There is an eighth Century image of a Caravan going to Mecca from a book of Arab literature called “The Maqamat, with pilgrims blowing trumpets, banners waving and happy glowing faces showering Dinars on communities as they pass. Le Tour de France is kind of similar.
Preceding the bicycles come the caravan of promotional vehicles, blowing the sponsor’s trumpet. Pop music blares from the vehicles turned billboards, girls dance on top of roofs, showering the thousands who line the streets with giveaways; toys, hats, sweets, stickers, whistles, wrist bands, etc.
Those in the international press who have derided Le Tour for the doping scandals, I believe, have prematurely written the obituary for the 103-year-old cycling race that brings joy to millions.
It is truly part of the French summer. It flickers from the TV screens in every cafe, energizes amateur cyclists to take to the roads, turns usually sleeping villages into carnivals and follows a precise schedule. If Le Tour is scheduled to arrive at 2:46 pm, be sure to be off the road.
The lead riders swoop in, frantic to get out of the village as if a crazed wolf is pursuing them. Then there is calm. The village folk, necks craned, a slight breeze blows through, rustling the leaves on the proud oak trees standing in the square. Then you hear a hum, then a roar, as if there truly is a beast in hot pursuit.
Police bikes and cars, flashing lights, ambulances, officials, journalists and photographers on more bikes, descend upon the corner of the village’s main thoroughfare on which I stand. These vehicles plunge into the corner, Hollywood wheels screeching, desperate to stay ahead of the peloton.
In a blink of an eye, swarming out of the shadows of the oak trees, comes the spectacle which is Le Tour de France. At its exhilarating best, the peloton’s 100 or so cyclists arrive; 3 or 4 abreast, maybe 1.5 seconds between them, brakes smoking as they too dive into that village corner, teams in perfect unison riding on each others back wheel. No place for the faint of heart, no place for second guessing, no wonder I thought, they need those drugs.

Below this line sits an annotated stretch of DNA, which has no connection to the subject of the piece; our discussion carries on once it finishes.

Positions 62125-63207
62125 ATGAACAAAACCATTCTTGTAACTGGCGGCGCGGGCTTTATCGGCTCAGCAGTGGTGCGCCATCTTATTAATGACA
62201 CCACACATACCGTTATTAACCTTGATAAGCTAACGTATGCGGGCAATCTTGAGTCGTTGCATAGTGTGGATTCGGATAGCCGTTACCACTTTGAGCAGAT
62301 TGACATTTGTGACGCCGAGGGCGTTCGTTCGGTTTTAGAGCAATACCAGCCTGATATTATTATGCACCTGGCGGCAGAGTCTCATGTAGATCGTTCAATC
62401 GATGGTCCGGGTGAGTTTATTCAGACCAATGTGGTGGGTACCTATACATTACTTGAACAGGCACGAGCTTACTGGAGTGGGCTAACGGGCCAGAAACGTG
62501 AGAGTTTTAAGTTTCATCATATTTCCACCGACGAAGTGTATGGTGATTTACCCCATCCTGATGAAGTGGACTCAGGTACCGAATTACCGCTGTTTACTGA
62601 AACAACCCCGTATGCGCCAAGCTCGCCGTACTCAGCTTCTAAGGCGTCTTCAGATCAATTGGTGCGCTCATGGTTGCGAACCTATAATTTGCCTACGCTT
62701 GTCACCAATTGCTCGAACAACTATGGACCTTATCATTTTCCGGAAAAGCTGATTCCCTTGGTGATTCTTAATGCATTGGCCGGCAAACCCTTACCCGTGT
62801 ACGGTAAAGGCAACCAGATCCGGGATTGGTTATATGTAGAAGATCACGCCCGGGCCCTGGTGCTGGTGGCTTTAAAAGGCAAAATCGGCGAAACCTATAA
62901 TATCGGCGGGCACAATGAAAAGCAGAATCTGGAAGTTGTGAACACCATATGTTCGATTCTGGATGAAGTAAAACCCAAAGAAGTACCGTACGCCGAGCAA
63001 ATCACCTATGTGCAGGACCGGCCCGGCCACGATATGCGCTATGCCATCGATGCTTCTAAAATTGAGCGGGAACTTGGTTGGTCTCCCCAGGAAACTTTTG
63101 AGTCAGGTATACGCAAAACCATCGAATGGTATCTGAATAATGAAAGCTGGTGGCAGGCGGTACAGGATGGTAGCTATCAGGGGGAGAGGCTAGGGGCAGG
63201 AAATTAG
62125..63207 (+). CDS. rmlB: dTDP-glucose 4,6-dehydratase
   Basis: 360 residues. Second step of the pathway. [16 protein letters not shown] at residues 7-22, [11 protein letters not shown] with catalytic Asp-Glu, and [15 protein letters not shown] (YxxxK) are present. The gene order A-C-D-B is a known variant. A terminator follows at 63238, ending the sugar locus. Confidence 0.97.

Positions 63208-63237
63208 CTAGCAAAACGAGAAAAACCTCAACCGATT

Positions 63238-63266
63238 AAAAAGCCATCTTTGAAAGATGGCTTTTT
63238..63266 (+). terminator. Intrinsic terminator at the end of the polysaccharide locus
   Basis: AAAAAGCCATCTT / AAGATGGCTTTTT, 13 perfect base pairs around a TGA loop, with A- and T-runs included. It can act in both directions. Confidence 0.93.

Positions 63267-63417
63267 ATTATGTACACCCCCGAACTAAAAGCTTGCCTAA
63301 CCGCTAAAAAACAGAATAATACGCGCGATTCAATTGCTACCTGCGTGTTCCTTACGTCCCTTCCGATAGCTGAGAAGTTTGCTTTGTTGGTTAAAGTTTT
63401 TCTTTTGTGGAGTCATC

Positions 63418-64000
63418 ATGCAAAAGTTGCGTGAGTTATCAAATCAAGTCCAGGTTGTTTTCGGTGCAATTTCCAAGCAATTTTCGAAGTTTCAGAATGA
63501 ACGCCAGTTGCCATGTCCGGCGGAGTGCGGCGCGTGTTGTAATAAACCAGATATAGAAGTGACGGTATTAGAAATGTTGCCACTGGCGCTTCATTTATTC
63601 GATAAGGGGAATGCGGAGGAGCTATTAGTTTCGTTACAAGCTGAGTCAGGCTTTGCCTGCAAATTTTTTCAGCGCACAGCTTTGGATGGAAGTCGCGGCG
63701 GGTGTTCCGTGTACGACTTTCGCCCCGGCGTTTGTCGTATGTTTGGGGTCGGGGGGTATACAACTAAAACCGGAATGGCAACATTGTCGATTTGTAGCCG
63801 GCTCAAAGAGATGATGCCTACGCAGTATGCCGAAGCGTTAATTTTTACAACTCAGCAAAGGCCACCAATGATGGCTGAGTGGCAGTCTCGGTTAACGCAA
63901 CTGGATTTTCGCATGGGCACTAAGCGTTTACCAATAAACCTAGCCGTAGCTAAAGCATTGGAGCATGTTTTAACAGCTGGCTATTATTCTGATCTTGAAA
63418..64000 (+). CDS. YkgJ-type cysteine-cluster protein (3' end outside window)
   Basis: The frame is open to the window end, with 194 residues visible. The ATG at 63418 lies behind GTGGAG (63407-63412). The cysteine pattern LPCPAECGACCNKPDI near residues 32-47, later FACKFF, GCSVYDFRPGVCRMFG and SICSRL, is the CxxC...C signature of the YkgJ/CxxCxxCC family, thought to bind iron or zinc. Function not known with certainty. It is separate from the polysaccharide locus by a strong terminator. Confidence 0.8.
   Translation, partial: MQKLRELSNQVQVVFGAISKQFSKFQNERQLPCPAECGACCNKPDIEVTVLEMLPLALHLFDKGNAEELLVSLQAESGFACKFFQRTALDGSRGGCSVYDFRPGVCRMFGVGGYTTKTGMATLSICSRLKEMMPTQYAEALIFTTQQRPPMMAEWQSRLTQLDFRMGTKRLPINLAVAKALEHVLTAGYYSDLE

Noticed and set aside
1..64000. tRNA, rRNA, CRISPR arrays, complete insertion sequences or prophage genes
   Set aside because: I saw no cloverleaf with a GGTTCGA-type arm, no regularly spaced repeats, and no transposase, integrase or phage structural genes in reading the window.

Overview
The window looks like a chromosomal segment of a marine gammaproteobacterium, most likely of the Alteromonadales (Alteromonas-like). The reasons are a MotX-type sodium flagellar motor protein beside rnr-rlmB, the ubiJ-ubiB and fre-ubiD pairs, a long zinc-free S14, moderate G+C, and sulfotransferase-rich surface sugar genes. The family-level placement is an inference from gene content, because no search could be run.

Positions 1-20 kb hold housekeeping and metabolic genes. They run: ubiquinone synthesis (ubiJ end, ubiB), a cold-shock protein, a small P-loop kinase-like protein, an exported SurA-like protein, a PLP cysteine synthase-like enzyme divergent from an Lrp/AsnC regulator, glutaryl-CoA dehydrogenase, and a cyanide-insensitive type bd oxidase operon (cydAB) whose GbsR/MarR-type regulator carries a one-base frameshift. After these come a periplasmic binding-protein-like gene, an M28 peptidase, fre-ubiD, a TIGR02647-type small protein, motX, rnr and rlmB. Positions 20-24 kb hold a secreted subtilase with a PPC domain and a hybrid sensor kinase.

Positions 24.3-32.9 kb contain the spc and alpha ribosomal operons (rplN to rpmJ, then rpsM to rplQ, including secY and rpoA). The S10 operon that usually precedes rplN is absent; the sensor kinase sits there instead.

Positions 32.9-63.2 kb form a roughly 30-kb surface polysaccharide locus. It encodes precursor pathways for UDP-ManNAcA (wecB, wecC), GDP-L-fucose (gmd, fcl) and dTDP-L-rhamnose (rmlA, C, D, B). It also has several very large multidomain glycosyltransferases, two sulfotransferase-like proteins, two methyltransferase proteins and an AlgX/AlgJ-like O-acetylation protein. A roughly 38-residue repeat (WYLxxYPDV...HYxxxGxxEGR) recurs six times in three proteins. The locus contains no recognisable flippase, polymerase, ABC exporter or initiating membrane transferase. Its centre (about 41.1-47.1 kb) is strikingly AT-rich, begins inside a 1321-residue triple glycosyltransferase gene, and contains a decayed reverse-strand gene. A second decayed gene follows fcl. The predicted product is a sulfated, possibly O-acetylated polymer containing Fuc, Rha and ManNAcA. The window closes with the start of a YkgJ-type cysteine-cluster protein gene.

I wonder when you ride with performance enhancing chemicals zinging around your veins, do you notice? Can you feel the extra power? Do you become 10 foot tall and bullet proof? Are you just a machine?
Professional sport, it is what it is, like the World Wrestling Federation, you believe what you choose to believe, its all good entertainment.
Another French summer institution is homework. Apparently 3.5 million holiday revision guides are sold each summer to keep children tuned into their education whilst schools are closed for two months. And now it is the parents’ turn. The best seller in France this summer has been “Le Cahier de Vacances pour Adultes – Holiday Revision Guide for Adults.
It is on top of the non-fiction best sellers list, having sold 90,000 copies. I should get to work on one for Cairo parents, help the kids with a little homework payback.
Alas, my flirtation with France is now over. I said bon voyage last Friday following a slight delay on the runway at Pau Airport. The pilot informed passengers he was waiting for someone to chase the hawks away; birds of prey that were circling the airport. We took off safely; the hawks I believe are now circling Le Tour de France.
Back in England, I have missed the floods, but I have had six degrees of separation incident with those nasty terrorists who tried to burn down Glasgow airport by driving a Jeep into the terminal.
My sister-in-law, the very gorgeous and talented Charlotte, has a friend of Indian decent named Sharad, who is married to a doctor, also of Indian decent named Rupa, who owns the house in Glasgow in which the two doctors lived who were driving that infamous Jeep Cherokee. Rupa is now looking for new tenants.
As always in the UK, stories about Egyptian mummies always make the news. If it was April 1 I might not believe it, but researchers in Manchester are looking for volunteers, who are missing their right big toe, to try on a replica of the artificial toes from two mummies, one in Cairo and one in the British Museum. They are trying to determine if the toes aid walking, in which case the Egyptians would again be the first with prosthetic body parts.